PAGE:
came back. There's no sign of rape.
- What are your thoughts on this?
- Apparent suicide.
Close contact wound ...
and I don't buy it.
I'll check his hands
for gunpowder residue.
I'll let you know
if I find any inconsistencies.
Col. Kent!
Were you aware of Capt. Campbell's
extracurricular activities?
- How do you mean?
- You know what I mean.
There were rumours, innuendo.
I always took it as false bravado.
Soldiers bragging,
and that sort of thing.
There was more to it than that.
Mr Brenner.
We'll meet with the general about
releasing the official findings.
- What are you talking about?
- Moore was overwhelmed with guilt.
We need to close up shop. We'll give
a statement about Moore's suicide.
You don't understand. This is my
investigation, and it's still open.
Who the hell do you think you are?
It's over. Over!
- You'd better think of your career.
- You'd better think of yours.
You're running a lunatic base here.
You want to mess with me, Colonel?
Let's start gauging away.
You've been warned.
Move out.
What are you doing here, Yardley?
Shouldn't you be out
night-sticking the coloured folk?
Wait in the car,
I want to talk to him.
Your son Wes,
we've got to speak to him.
He was involved with the victim,
but you neglected to mention it.
He was on duty when it happened.
We got tapes of his radio calls.
Just the same,
we'll be in touch.
- Good night.
- Asshole.
- What is that?
- The gods have smiled on you.
It's a West Point psych report
and pages from her medical file.
- What does it say?
- It says we're going to West Point.
- Brenner and Sunhill, sir.
- Come in.
And talk loud.
Terrible thing for a shrink to lose.
Can't hear my patients half
the time. Considering my patients, -
- maybe it's a blessing.
Col. Slesinger ... Do you prefer
being called Colonel or Doctor?
I prefer Donald. And I'm assuming
you didn't fly here to bullshit.
No, sir.
It's what I told you on the phone.
And I told you I can't talk about
Capt. Campbell. Nothing has changed.
- You were her psychiatrist?
- And a poor one, at that.
And she was at the end of her
sophomore year when she came to you.
- She was in a serious depression.
- I take it she's in trouble again?
- Not now.
- That's good.
Well, she's too young to be dead ...
She was strangled, sir.
Mock raped and then strangled.
Goddammit! Goddammit!
I couldn't help her.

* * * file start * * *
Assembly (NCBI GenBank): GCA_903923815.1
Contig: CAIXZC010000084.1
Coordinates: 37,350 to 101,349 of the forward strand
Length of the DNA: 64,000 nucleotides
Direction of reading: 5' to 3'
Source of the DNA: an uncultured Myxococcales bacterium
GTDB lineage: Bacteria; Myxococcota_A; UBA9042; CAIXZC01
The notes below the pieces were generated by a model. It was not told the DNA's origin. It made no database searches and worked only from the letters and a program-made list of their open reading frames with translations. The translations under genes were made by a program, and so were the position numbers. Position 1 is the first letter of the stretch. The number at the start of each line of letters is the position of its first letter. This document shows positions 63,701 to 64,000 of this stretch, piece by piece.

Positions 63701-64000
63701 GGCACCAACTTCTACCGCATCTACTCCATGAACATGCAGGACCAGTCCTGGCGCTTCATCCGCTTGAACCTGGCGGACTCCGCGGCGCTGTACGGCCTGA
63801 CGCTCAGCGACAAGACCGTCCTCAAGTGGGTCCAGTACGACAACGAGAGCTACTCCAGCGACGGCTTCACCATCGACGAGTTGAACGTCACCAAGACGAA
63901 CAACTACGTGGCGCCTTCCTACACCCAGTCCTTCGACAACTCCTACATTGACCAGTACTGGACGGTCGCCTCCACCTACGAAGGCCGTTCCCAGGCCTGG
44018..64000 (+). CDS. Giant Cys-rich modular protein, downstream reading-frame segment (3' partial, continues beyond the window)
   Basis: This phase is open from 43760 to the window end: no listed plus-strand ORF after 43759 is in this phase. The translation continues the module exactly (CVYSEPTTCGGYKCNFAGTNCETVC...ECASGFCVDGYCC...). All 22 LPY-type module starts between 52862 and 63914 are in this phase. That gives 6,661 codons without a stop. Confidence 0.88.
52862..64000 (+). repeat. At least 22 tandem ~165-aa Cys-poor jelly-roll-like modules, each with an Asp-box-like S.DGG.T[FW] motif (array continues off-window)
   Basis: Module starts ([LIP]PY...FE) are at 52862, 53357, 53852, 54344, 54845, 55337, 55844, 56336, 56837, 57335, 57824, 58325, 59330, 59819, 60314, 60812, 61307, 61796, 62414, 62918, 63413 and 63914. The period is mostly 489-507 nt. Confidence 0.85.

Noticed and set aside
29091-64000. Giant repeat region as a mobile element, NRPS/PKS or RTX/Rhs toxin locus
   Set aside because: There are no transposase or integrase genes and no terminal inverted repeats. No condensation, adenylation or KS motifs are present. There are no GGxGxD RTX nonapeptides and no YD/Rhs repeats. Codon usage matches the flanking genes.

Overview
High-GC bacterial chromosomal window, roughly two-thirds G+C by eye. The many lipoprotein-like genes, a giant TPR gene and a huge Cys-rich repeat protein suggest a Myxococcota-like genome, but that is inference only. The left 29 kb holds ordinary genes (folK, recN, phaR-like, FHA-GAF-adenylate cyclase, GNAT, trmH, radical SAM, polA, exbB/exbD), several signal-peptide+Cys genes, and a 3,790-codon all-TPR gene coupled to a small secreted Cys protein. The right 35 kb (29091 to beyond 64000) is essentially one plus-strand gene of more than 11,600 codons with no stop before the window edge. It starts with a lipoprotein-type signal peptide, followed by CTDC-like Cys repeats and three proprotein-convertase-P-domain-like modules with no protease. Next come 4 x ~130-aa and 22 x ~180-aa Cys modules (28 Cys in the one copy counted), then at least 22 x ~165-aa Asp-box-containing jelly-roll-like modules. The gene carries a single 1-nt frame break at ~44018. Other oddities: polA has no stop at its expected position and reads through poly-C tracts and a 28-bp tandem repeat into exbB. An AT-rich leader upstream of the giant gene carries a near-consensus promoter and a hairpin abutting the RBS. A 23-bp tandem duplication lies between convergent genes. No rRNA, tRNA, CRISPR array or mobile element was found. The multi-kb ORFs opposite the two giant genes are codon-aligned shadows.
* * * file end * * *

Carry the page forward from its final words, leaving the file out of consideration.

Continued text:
I tried, but I couldn't unlock her
enough to trust me.
But I still can't talk about her.
No, you can't.
- But you're angry, yes?
- Of course.
Sometimes when I'm angry
I talk to myself out loud.
Do you ever do that,
just sort of rant?
Yes, sometimes.
If you were to rant, and we
happened to be in the vicinity ...
- Free country.
- My thoughts exactly.
She sets the place on fire.
Top woman here.
Pretty as hell. Outdoes most
of the men in the training runs.
At the end of her sophomore year-
- there was a big night exercise.
There must have been
thousands involved.
Lizzy got separated from her group.
Found herself wlth about
a half a dozen men.
A very dark night. Not only
were the men unknown to her, -
- but they were also
wearing camouflage.
They raped her almost to death.
Raped her all night long.
Taking turns.
Stripped her.
Spread-eagled her.
Nailed her to the earth with
tent pegs. Had a whale of a time.
Threatened to kill her
if she talked.
Tied her underwear
around her throat?
Lizzy was hospitalised.
Treated for venereal disease.
Treated for pregnancy.
By the time I got to her,
she had gone away inside.
- Never let me get close.
- Who were they? I need a name.
No. Sorry. Medical ethics.
I'm going to finish my work here.
I can't tell you what to do ...
But you better go back to my office.
The key's under the mat.
In her file, you might find
a notation with a man's name on it.
It might be worth your while.
It's up to you. Free country.
Sorry I couldn't help.
Beginning our descent
to Fort Benning, ma'am.
Now, ranger! Let's go!
Female on the floor!
- Capt. Bransford?
- That would be me.
What can I do for you, honey?
Better yet, what can you do for me?
Well, dear, you can ask
these other men to excuse us.
Yeah, that's a CID badge
you're looking at.
Looks like I picked
the wrong woman to ''honey''.
I'm Sarah Sunhill,
I'm a rape investigator.
We need to talk about
Elisabeth Campbell.
Liz and I were classmates
together at the Point.
I only have one question: